It's always fun to pull for the "little guy" in sports, and in basketball, this is something of a literal truth.
In a sport that prizes vertical motion and therefore naturally rewards seven-foot behemoths whose height puts them in close proximity to the rim, it's often easier to root for shorter players, whose smaller statures act as a disadvantage every time they take the court. The (relatively) diminutive point guard Nate Robinson blocking Yao Ming's shot in 2006 is one of the closest visual representations of David vs. Goliath that sports can provide. And who in their right mind pulls for Goliath?
It's worth taking a moment to appreciate smaller NBA players and the role they play in basketball culture because—with all due respect to Steph Curry—Robinson, now a guard for the Chicago Bulls, was the breakout star of the 2013 NBA Playoffs' first round, which concluded over the weekend. Robinson wasn't the best player during the playoffs' first two weeks, but he was the most entertaining, consistently filling up highlight reels with ridiculously athletic moves.
Robinson stands 5'9." That's about average height for an American male, but on an NBA basketball court, he looks like a fourth-grader tagging alongside a group of high-school students. Through seven playoff games, he has averaged 17 points per game on 50 percent shooting. He recorded the marquee performance of these nascent playoffs in Game Four of Chicago's series against the Brooklyn Nets by scoring 34 points, including 23 in the fourth quarter, during a 142-134 Bulls victory in triple overtime. It's fair to say that game was the highlight of his career thus far.
For much of his eight-year NBA stint, Robinson has been more of a curiosity than a star. Drafted by the New York Knicks during some of that storied franchise's darkest days, Robinson punctuated his rookie campaign with a surprising victory in the 2006 NBA Slam Dunk Contest. What Robinson lacks in height, he makes up for in leaping ability—his standing vertical leap is rumored to hover around 43 inches. His performance in the dunk contest put him on the map—he's only the second sub-six footer to take home the dunk-contest trophy (Spud Webb was the first). But his in-season play never reached the same peaks. Robinson experienced varying levels of success with the Knicks, but earned the unenviable and imprecise label "volume shooter," roughly defined as the type of guard who needs to take a lot of shots in order to be effective. After four years in a Knicks uniform, he played for four different teams between the start of 2009-10 season and the conclusion of the 2011-12 season. That itinerant stretch cemented his identity as an NBA journeyman in the eyes of many—a player who could provide the right team with an off-the-bench offensive spark but didn't merit a starting position or serious playing time.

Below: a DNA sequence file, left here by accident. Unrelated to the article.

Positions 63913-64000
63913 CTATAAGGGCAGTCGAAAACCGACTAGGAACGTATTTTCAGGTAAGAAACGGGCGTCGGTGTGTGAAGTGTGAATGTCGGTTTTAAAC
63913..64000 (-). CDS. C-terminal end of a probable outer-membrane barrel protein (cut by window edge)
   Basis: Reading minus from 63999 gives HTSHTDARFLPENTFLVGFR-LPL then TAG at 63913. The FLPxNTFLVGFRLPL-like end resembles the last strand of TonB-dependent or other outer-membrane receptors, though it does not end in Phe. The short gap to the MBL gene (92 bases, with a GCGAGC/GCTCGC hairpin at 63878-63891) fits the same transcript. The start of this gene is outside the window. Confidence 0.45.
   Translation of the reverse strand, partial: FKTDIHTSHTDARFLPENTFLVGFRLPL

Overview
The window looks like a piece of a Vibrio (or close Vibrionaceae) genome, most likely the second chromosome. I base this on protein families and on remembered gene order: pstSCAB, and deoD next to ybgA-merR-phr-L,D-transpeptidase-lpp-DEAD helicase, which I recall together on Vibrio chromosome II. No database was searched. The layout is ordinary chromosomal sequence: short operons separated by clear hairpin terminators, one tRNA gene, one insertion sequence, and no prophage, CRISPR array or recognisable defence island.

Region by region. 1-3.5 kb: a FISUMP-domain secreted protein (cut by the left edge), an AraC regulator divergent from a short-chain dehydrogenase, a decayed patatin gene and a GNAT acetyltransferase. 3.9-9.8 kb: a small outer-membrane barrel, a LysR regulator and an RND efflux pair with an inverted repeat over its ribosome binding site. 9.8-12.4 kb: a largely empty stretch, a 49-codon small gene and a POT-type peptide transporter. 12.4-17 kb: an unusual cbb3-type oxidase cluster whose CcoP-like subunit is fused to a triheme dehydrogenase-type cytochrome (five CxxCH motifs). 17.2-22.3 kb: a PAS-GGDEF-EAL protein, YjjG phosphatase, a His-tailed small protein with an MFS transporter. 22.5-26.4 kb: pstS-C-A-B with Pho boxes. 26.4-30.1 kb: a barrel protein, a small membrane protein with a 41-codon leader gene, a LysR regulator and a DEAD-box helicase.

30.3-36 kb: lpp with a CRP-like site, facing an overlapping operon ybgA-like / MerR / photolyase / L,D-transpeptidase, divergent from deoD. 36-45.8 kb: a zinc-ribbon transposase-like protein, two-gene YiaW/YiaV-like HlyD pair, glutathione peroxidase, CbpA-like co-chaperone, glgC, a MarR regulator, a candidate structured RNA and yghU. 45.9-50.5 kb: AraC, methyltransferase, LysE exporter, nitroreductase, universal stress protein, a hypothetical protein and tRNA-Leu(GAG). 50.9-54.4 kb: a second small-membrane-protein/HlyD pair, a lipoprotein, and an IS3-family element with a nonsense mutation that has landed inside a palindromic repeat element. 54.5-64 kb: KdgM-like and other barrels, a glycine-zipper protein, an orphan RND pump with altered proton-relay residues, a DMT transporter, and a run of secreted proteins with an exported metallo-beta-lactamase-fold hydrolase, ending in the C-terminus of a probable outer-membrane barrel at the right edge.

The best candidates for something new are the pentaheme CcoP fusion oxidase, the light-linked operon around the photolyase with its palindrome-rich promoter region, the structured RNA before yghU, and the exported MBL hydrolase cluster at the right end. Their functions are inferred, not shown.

Robinson's luck changed in 2012, when the Bulls signed him to help fill the vacancy left by the injured Derrick Rose. He played in all 82 games for the first time in his career, and he averaged a respectable 13.1 points and 4.4 assists. By upping his scoring in the playoffs, he's become one of Chicago's most effective offensive weapons in the clutch, though his performance in Game Seven of the team's series against the Nets left much to be desired.
But numbers don't do Robinson justice. To get a sense of all that he brings to the game, you have to watch him play. On television works; in person is better. A few weeks ago, I attended a Bulls-Washington Wizards game and watched Robinson turn in a solid, if somewhat nondescript, statistical performance—17 points on 7-16 shooting. Despite those pedestrian numbers, he put on a show. It was the type of display that personifies one reason why sports are enjoyable: for the sheer pleasure of watching human beings do remarkable things with their bodies.